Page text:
Various stages from Alpha to Delta occur which show varying degrees of the infection. Initial symptoms of take-over include drastic mood swings, behavioral abnormalities, and nervous breakdowns, as the parasite adjusts to taking control of the person's mind. Past medical records of a nervous breakdown are a tell-tale sign that someone may have been taken over. The Gamma and Delta stages are where the Hive organism takes total control over the host which becomes nothing more than a shell for the invading organism.
Not all humans make acceptable hosts for the Ganglions. Due to certain genetic factors, a minority of humans are incompatible with the Ganglions' biology; these have been dubbed "Throwbacks". There are several cases where a group of people were abducted and taken over by Ganglion parasites, but a Throwback in the group wasn't infected and simply returned, often because it would be too conspicuous to kill them. Captured Ganglion parasites have been injected with the blood of Throwbacks, causing them to die in agony. The Hive is running various experiments to try to either eliminate Throwbacks or develop more humans who are easier to control, such as growing cloned human babies in cows.
Some time ago, the Ganglions invaded an advanced alien race, dubbed the "Greys"—the typical depiction of a Roswell Grey alien. The Greys were a race not unlike humans, though they possessed technology making them capable of interstellar travel. The Ganglion parasites invaded them in much the same way that they are trying to invade Earth now, and by the time they realized what was happening, it was too late. Thus, the "Grey aliens" seen abducting humans are really just as much a slave race or "shells" for the Ganglions as the infected humans are.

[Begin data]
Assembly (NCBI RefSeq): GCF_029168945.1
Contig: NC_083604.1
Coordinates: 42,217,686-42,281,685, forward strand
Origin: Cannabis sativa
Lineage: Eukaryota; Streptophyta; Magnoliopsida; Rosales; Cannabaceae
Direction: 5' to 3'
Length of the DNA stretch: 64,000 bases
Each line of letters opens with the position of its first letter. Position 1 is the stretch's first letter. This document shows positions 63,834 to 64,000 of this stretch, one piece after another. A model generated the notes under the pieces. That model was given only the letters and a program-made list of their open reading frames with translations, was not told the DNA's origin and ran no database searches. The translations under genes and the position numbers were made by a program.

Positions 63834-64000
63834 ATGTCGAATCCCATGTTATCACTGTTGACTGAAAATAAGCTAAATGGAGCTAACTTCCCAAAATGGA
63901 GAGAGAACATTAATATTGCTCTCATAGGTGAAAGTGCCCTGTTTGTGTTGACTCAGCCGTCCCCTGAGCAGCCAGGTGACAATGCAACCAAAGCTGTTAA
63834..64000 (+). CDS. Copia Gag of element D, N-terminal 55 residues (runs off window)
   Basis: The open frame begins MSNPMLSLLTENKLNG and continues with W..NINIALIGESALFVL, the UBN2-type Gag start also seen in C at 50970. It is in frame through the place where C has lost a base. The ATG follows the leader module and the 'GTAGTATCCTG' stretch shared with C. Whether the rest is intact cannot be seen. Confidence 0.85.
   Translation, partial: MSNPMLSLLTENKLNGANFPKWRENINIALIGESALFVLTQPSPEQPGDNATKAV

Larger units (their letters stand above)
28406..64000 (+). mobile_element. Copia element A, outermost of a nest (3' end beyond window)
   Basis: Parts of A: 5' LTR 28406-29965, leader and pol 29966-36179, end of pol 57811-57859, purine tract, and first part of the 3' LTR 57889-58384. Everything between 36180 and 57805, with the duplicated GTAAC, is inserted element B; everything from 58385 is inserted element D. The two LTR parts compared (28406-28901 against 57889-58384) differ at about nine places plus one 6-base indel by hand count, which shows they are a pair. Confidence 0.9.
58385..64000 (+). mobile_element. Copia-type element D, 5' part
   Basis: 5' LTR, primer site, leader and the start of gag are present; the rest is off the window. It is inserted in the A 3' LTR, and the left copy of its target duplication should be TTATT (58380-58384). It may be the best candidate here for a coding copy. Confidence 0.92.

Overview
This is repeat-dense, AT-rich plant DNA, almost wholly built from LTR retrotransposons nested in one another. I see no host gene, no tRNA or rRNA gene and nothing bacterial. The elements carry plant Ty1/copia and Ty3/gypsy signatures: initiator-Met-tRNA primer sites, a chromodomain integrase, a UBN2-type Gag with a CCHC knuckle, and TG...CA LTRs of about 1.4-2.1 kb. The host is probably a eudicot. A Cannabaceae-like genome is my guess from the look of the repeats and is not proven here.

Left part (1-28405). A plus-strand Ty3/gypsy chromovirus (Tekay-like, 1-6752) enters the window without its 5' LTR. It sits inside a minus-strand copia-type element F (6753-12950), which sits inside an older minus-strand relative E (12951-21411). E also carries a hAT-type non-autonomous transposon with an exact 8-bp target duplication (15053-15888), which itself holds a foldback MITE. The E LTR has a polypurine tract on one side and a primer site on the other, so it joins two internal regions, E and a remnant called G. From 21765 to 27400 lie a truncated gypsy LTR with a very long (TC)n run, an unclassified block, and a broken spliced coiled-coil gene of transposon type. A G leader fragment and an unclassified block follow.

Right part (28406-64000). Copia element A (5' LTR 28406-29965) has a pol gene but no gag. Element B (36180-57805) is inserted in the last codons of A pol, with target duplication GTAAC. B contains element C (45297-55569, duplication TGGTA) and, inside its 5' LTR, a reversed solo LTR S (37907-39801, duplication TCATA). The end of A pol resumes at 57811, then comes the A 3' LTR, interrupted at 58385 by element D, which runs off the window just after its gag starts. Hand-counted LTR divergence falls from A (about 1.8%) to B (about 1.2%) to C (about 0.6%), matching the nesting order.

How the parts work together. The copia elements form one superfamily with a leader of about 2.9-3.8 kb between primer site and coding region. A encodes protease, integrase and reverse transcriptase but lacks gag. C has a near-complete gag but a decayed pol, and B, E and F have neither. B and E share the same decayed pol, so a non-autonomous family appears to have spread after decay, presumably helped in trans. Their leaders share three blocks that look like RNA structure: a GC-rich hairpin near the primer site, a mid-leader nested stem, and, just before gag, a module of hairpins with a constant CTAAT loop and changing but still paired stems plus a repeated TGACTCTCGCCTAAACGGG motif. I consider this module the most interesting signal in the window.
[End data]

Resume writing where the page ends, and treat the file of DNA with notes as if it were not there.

When the Ganglions were evolving, apparently before they took over other animals as hosts, they had a natural predator—slug-like creatures called "buzz worms". They have actually brought samples of the buzz worms along with them with their ships, using them as a particularly gruesome means of executing their own kind.
- Eric Close as John Loengard
- Megan Ward as Kimberly Sayers
- J. T. Walsh as Frank Bach
- Tim Kelleher as Jim Steele
- Conor O'Farrell as Phil Albano
- Charley Lang as Dr. Halligan
- Jeri Ryan as Juliet Stuart
Guest real-life 1960s characters
- James F. Kelly as Robert Kennedy
- Hansford Rowe as President Harry S. Truman
- Mike Kennedy as Allen Dulles
- Don Moss as Senator Hubert Humphrey
- Jack Lindine as Jack Ruby
- Paul Gleason as Governor Nelson Rockefeller
- Joe Urla as Dr. Carl Sagan
- Don Most as Dr. Timothy Leary
- Arell Blanton as General Nathan Farragut Twining
- Leon Russom as Admiral Roscoe H. Hillenkoetter
- Wolfgang Bodison as Colin Powell
- Gunther Jenson as Captain Norman Schwarzkopf
- Marilyn McIntyre as Dorothy Kilgallen
- Mitchell Ryan as William S. Paley
- Wayne Tippit as J. Edgar Hoover
- Gary Lockwood as Chief Justice Earl Warren
- Susan Griffiths as Marilyn Monroe
- Dennis Creaghan as J. Lee Rankin
- Sam Whipple as J. Allen Hynek
- Robert Carradine as Lonnie Zamora
- James Lancaster as Kenneth Parkinson
- Carey Eidel as Brian Epstein